This Astronomik H-alpha 12nm Filter is suitable for imaging of Hydrogen nebulas from observation sites with light pollution and from dark sites as well. The contrast between an object glowing at 656nm and the background is increased enormous!
Due to the combination of the narrow bandwidth of 12nm and the high transmission of typically 96% the filter gives you an contrast boost, as all unwanted light from other wavelengths than 656nm is blocked form UV up to the IR. This results in an very dark background compared with any filters with a higher bandwidth
The FWHm of 12nm is optimized for typical DSLR cameras with CMOS sensors and CCD cameras with a normal/high dark current: With these cameras the background signal in images taken from heavily light polluted sites is dominated by the dark current of the sensor, not by fluy coming from light pollution. In this case a further reduction of FWHM does not improve the image, as the background will not get darker. Compared to the 6nm filters you have more stars in the field of view which gives you more guiding stars when working with an integrated/dual guiding chip!
Astronomik MFR Narrowband-Emissionline Filters (OIII, SII, H-alpha, H-beta)
The new series of Astronomik MFR Narrowband-Emissionline Filters is perfectly matched to the requirements of astronomical Deep-Sky imaging. For the three most important emission lines of Oxygen (OIII), Hydrogen (H-alpha) and Sulfur (SII) you may select your filters either with 12nm or now a very narrow 6nm bandwidth. Astronomik utilises a completely new manufacturing process providing the best Off-Band blocking possible across the entire range of wavelengths from the UV through to IR! The benefit of this new design will be immediately obvious in your images – extremely high contrast, minimized stray light, no halos and needle-sharp stars.
Should I choose a 6nm or 12nm filter?
- 6nm filters are the perfect choice for capturing delicate detail in heavily light polluted skies. They are also appropriate with sensitive, low noise cameras under dark skies and for imaging faint detail in objects surrounded by rich star fields – and hence prone to overly saturated stars in the image. Best with f/3.75 to f/15 telescopes.
- 12nm filters are for photographers using typical DSLR cameras, inexpensive One Shot Colour CCD cameras or “noise limited” devices. The wider 12nm bandpass filters are also preferred generally when using cameras with an integrated guiding chip (behind the filters). Far fewer guide stars will be available at 6nm compared to 12nm. Best with f/2.8 telescopes and up.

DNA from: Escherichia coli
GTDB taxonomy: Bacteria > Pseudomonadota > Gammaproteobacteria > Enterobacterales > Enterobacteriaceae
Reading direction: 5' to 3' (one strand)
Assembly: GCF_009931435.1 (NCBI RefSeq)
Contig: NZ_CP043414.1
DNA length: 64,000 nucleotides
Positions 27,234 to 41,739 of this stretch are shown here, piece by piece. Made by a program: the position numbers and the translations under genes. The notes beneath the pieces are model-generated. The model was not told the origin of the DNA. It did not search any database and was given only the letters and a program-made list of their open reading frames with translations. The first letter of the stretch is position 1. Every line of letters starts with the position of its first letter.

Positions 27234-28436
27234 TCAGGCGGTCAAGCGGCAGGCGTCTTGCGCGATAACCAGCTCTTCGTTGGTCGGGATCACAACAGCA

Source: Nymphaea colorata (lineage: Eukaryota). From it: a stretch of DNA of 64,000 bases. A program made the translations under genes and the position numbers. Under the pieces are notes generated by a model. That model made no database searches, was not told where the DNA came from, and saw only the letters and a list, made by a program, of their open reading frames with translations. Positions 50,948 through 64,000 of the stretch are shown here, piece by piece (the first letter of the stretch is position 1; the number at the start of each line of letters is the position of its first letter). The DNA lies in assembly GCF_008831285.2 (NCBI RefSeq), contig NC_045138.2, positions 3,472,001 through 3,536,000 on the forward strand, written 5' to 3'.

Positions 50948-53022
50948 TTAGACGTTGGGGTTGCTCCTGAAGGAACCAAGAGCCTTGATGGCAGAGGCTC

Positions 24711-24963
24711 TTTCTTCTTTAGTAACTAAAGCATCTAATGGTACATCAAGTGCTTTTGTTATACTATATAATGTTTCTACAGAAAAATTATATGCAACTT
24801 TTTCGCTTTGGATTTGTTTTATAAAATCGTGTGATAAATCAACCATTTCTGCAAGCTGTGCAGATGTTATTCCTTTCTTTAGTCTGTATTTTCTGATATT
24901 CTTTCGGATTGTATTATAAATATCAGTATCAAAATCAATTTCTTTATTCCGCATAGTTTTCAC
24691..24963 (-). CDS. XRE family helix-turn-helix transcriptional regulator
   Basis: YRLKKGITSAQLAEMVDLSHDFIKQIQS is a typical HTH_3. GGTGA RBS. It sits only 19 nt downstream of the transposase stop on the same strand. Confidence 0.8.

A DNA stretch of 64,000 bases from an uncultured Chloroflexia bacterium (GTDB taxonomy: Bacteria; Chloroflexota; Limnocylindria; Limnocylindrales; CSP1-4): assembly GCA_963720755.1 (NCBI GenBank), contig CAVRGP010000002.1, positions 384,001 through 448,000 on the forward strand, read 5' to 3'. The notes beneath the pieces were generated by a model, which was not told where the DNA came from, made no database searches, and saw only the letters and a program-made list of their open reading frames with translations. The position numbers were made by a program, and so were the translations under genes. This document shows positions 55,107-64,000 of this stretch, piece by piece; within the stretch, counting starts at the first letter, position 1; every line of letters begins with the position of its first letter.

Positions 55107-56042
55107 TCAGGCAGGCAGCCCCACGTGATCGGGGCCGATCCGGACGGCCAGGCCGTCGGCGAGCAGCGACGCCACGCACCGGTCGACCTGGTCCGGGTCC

What if my telescope has a fast f/ratio?
Unlike filters from many manufacturers, the transmission curve of the new Astronomik Narrowband-Emissionline filters are essentially free from bandpass shift when used with fast optical systems! While other manufacturers may sell special “High Speed” filters, or even require you having to buy different filters for each scope, this is not the case with the new Astronomik Narrowband-Emissionline filters with MFR coating. Your 6nm filters will be hunky dory on any telescope down as fast as f/4! (or f/3 with the 12nm FWHM filters).
How do I choose between OIII, SII, H-alpha, and H-beta?
The H-alpha filter is recommended as the filter of choice to begin exploring this amazing field of astrophotography. With a Narrowband 6nm H-alpha filter you will be able to take deep and contrasty images even with very heavy light pollution or with the full moon high up in the sky! A quick look at beautiful astrophotos will show an H-alpha filter is the best choice for all nebulae glowing with hues of pink to red. Think Orion Nebula, Eta Carina Nebula, Lagoon Nebula, Swan Nebula and so on and so forth. H-alpha light also appears in deep images of galaxies with active star formation regions showing up as beautiful pink knots in the spiral arms. In short – if you’re not incorporating H-alpha data into your images you must be bonkers.
An OIII filter (doubly ionized Oxygen) expands your imaging possibilities, as you are able to image all greenish/blueish structures. Planetary nebulas and star forming regions are great targets!
An SII filter (ionized sulphur – deeeeep in the red) completes your HSO set. With these three filters you are able to process your images like the ones from the Hubble space telescope (allowing compensation for atmospheric, or human-based error of course!).
The H-beta filter is not available in a 6nm version, as this filter has nearly no meaningful application. Used for very specific imaging targets such as the California Nebula, Horsehead Nebula, and some assorted planetary nebulas. Not recommended for beginners, and generally not widely used by most astronomers.